The true story of one of the greatest tragedies in New York history
On June 15, 1904, the steamship General Slocum was heading from Manhattan to Long Island Sound when a fire erupted in one of the storage rooms. Faced with an untrained crew, crumbling life jackets, and inaccessible lifeboats, hundreds of terrified passengers--few of which were experienced swimmers--fled into the water. By the time the captain found a safe shore for landing, more than 1000 people had perished. It was New York’s deadliest tragedy prior to September 11, 2001.
The only book available on this compelling chapter in the city’s history, Ship Ablaze draws on firsthand accounts to examine why the death toll was so high, how the city responded, and why this event failed to achieve the infamy of the Titanic’s 1912 demise or the 1911 Triangle Shirtwaist Factory fire. Masterfully capturing both the horror of the event and heroism of men, women, and children aboard the ship as the inferno spread, historian Edward T. O’Donnell brings to life a bygone community while honoring the victims of that forgotten day.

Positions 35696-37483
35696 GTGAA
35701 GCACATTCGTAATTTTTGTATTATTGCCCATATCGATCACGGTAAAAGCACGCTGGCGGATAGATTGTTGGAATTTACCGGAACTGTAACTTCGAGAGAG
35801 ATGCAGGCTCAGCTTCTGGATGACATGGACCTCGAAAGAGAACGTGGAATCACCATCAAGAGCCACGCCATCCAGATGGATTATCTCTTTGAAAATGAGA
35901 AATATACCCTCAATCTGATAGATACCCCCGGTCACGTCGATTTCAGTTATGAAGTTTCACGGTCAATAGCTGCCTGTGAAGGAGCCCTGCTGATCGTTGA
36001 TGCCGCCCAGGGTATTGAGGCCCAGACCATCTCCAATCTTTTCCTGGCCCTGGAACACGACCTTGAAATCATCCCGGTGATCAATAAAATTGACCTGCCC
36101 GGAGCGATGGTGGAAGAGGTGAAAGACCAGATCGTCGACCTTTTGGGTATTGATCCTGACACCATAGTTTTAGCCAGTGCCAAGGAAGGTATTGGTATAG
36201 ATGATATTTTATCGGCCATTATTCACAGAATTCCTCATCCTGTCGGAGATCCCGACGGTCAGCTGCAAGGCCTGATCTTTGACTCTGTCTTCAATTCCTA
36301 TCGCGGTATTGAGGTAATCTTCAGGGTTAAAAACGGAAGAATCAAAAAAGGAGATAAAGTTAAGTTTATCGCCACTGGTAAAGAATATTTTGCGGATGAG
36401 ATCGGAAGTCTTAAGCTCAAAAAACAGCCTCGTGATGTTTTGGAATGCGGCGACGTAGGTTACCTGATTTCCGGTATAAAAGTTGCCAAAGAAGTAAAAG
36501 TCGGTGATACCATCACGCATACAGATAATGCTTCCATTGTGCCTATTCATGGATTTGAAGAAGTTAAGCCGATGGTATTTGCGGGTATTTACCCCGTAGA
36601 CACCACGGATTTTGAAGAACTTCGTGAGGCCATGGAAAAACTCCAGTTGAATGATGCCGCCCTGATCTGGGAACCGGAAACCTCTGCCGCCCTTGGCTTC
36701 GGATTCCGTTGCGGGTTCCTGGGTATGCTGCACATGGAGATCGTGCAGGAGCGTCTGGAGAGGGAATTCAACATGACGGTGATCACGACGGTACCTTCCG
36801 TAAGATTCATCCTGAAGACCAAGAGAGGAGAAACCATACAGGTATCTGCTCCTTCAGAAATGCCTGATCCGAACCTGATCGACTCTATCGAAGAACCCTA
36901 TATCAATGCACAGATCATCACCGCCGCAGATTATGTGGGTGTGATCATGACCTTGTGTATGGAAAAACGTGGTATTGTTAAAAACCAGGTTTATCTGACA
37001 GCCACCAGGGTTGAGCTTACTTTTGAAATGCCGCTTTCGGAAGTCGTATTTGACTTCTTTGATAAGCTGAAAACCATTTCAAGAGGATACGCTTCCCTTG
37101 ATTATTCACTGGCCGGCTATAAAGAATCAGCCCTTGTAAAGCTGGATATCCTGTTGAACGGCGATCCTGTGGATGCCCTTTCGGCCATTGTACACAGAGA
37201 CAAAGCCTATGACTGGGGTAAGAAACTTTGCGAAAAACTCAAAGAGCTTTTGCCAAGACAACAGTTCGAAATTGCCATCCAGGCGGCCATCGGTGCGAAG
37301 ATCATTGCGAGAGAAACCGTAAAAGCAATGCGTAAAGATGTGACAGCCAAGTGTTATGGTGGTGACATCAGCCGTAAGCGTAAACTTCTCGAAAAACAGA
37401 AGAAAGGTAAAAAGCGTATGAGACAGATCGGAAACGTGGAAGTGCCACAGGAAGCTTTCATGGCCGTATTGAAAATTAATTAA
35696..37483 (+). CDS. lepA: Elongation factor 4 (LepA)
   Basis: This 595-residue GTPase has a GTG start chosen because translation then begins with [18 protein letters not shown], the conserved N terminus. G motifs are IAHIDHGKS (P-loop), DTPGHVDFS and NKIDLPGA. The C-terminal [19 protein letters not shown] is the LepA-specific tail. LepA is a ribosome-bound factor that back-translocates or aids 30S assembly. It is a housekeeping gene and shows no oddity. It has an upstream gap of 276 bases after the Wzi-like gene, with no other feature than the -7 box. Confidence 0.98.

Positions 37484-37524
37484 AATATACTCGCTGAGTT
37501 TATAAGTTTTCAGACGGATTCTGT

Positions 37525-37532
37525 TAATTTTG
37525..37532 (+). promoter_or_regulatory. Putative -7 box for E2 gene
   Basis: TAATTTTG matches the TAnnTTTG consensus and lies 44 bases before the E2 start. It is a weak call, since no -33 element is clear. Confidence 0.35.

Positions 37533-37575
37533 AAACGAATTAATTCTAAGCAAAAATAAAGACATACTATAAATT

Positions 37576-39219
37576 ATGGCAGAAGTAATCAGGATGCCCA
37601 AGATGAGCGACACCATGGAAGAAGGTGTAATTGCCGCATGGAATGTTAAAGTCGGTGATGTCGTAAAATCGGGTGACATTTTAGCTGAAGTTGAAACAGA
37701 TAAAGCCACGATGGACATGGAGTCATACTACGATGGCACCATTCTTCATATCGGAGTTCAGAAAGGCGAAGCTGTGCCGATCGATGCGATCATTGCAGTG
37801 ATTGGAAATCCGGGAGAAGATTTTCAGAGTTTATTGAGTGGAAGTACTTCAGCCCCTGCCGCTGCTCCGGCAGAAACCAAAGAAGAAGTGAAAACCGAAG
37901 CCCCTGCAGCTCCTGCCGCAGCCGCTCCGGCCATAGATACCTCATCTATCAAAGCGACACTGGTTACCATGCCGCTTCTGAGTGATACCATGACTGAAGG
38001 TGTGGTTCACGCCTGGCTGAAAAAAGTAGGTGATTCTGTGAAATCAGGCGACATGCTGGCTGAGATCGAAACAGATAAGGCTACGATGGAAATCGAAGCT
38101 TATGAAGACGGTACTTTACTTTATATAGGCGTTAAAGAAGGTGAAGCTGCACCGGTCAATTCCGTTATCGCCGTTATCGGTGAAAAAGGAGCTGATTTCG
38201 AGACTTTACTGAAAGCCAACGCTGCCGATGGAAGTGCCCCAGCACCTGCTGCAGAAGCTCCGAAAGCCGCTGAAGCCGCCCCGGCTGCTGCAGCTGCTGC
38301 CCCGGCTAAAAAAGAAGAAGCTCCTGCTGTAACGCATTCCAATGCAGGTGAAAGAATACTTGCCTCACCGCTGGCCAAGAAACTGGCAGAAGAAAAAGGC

O'Donnell (1001 Things Everyone Should Know About Irish American History) trains his historian's eyes on one of New York's greatest but little-known disasters a 1904 steamboat fire that killed more than 1,000 people. He leaves no aspect of the General Slocum tragedy unturned as he lays out the life of the New Yorkers around the turn of the century who became major players in the ship disaster as well as the significant role newspapers played in shaping public opinion. He then details the lives of residents of the mostly German Lower East Side, who were on their way to a church picnic when the boat fire started. Using newspaper as well as second- and firsthand accounts, he then details the fire itself. The event was not inevitable, he emphasizes; it was mainly caused by a lack of safety measures poor organization of life jackets and outdated, unchecked fire hoses, for example and by the poor swimming skills of most of the ship's passengers. He also recreates the panoply of emotions on that June day: the panic felt by the ship's passengers as it burned, the heroism demonstrated by rescuers and the despair in the community afterward. With an eye toward today's tragedies, he shows how victims felt little solace from investigations, which became largely an attempt at scapegoating the ship's captain. In O'Donnell's deft hands, the disaster becomes more than just a historical event it's a fascinating window into an era, a community and the lives of ordinary people.